On the economic front, Indonesia could attempt to persuade fellow Asean countries to remain open to the establishment of a consensus on the proposed Regional Comprehensive Economic Partnership. The China-backed RCEP is competing with the Trans-Pacific Partnership, backed by the United States, with Singapore, Malaysia, Brunei and Vietnam willing to negotiate with Washington.

Indonesia, if the Joko administration chooses, could try to convince fellow Asean members that the RCEP is more important for the region’s economies than that American-backed partnership. Having coherence and centrality regarding the RCEP would avoid fragmentation within Asean, and it is essential for Indonesia and Asean to reach a workable consensus regarding the RCEP before they negotiate with external partners. The RCEP would allow Asean members to trade with China, Japan, Korea, India, Australia and New Zealand, possibly creating the largest free trade area in the world. The RCEP could accelerate the flow of investment into Asean countries by harmonizing investment regulations and improving infrastructure.

In December 2014, China’s economy surpassed that of the United States based on purchasing power parity: $17.6 trillion to $17.4 trillion. Two months earlier, the Asian Infrastructure  Investment Bank (AIIB), initiated by China and supported by Asian countries, was established in Beijing. It is seen as a financial rival to the Japan-led Asian Development Bank and the US-dominated World Bank.

Interestingly, American allies Britain, France, Germany and Italy signed on as founding members of the AIIB in March 2015, and Australia and South Korea have applied to join. As of June, there were 57 prospective founding member nations of the AIIB. This erodes America’s sphere of influence in the Asia-Pacific region because its allies and commercial partners have joined the AIIB. There are significant implications for this economic shift and distribution of power among global and regional actors in the new international landscape – including for Indonesia and its neighbors in Southeast Asia.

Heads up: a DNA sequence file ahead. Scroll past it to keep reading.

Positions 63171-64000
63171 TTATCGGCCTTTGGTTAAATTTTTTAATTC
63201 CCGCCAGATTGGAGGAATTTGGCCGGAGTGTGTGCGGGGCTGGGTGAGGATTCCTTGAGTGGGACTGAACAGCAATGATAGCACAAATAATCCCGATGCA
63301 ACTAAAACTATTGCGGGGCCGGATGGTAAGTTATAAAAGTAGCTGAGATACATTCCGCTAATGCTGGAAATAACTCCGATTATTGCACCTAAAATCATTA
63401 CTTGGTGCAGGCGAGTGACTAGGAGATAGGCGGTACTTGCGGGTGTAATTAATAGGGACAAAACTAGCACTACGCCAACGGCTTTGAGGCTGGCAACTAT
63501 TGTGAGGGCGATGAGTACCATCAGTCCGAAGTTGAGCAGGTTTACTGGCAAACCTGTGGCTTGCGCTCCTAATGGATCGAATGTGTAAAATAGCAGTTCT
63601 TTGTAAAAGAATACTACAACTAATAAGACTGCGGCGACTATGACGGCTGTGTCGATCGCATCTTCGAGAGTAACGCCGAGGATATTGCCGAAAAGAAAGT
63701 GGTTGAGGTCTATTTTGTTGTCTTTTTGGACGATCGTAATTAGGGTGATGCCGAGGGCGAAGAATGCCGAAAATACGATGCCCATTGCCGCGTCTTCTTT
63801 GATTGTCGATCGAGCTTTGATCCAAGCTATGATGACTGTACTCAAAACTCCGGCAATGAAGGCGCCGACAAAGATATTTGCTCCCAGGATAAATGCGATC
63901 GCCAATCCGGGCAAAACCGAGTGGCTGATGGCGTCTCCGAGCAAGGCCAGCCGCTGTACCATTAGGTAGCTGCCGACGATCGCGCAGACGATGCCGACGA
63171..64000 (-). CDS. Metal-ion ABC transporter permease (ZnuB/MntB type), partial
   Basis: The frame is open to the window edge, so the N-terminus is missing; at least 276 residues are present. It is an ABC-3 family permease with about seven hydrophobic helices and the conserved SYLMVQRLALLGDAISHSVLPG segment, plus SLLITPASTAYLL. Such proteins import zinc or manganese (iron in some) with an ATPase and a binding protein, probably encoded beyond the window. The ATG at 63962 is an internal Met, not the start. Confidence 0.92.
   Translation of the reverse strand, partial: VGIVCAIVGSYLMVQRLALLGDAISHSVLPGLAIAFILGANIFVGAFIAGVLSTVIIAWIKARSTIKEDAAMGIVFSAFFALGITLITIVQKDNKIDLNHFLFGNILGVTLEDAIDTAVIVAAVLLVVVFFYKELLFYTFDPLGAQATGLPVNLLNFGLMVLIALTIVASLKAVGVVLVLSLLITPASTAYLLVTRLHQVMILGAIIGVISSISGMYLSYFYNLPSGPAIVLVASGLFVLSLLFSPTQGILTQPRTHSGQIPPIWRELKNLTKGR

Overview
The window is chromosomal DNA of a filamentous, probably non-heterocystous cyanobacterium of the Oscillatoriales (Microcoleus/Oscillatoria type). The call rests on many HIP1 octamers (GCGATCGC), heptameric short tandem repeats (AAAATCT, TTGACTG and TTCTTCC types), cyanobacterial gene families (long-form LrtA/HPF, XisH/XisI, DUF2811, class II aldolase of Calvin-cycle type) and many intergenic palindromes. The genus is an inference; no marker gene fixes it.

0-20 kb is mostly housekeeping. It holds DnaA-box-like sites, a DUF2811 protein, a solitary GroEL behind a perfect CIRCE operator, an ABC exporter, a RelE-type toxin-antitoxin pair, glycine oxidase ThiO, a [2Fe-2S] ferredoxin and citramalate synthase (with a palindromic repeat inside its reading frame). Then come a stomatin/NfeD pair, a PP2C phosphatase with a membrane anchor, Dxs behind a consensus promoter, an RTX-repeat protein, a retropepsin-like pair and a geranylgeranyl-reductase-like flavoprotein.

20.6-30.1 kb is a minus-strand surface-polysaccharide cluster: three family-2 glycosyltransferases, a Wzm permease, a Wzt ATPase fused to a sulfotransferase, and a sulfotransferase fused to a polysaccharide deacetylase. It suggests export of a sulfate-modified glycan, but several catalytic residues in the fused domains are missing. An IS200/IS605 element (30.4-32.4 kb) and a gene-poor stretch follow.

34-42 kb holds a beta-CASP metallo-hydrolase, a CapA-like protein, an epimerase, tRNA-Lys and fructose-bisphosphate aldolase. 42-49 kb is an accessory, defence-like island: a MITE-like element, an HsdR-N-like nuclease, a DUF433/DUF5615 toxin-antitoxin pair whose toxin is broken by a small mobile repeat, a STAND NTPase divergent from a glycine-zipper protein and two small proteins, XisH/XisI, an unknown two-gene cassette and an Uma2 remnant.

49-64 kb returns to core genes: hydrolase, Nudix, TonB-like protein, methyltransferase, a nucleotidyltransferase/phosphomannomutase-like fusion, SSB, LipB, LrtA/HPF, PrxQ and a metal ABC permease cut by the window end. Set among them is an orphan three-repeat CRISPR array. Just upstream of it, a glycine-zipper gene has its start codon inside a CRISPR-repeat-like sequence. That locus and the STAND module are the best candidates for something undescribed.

But it also includes possibilities. Indonesia, which chaired and hosted the Asia-Pacific Economic Cooperation (APEC) forum in 2013, could be a crucial economic and political bridge between Asean and the rest of the Asia-Pacific. Seven Asean countries are members of APEC, however, Cambodia, Laos and Myanmar are not. Indonesia can be a liaison between them and the other APEC economies. Additionally, Jakarta could propose development projects within the shared region between Indonesia and Western-Pacific nations. The forthcoming Asean Community could help accelerate and deepen cooperation among the region’s countries and its neighbors.

Window of opportunity? 

With achievements gained and future challenges, Indonesia has contributed and can continue to contribute positively to global governance. The involvement of Indonesia in global financial reform through the G20, its participation in the creation of global environmental governance and its active involvement in the Asia-Africa Conference and the Asian-African Strategic Partnership are concrete examples of the country’s contributions to shaping a new brand of global governance. President Joko addressed several crucial points in global governance during his speech at the opening of the 60th Asian-African Conference in Jakarta in April. He urged reform within the United Nations and global financial institutions, the creation of a new global economic order and interregional cooperation between Asia and Africa against threats of violence, conflict, radicalism (for instance the Islamic State in Iraq and Syria) and drugs.

Interestingly, Joko’s maritime axis vision emphasizes Indonesia as the driver and focal point for new development in the Indian and Pacific Oceans. The vision has five pillars for rebuilding Indonesia’s maritime culture, given its 17,000 islands. Among them, Indonesia seeks to preserve and manage its sea resources based on sovereignty over sea-based food products. Second, it will build infrastructure and develop maritime connectivity by establishing sea tolls and deep-sea ports, and improving its shipping industry, logistics and tourism. Third, Indonesia will exercise maritime diplomacy on sources of maritime conflict such as territorial disputes, illegal fishing, piracy, violation of sovereignty and sea pollution. Fourth, it will strengthen its maritime defense power to protect its territory.

Additionally, the development of Asean itself as an axis of symmetrical interests is important for Indonesia because it urges the grouping to position Southeast Asia as a neutral regional stabilizer. Indonesia must lead Asean countries to concretize an agenda to deal with regional challenges and shape the evolving regional architecture in Southeast Asia. This, hopefully, will mutually reinforce Indonesia’s maritime axis vision. There is a window of opportunity for Indonesia to be a regional player and, eventually, an Asian powerhouse.



Beginda Pakpahan is a political and economic analyst on global affairs at the University of Indonesia. The views expressed here are his own.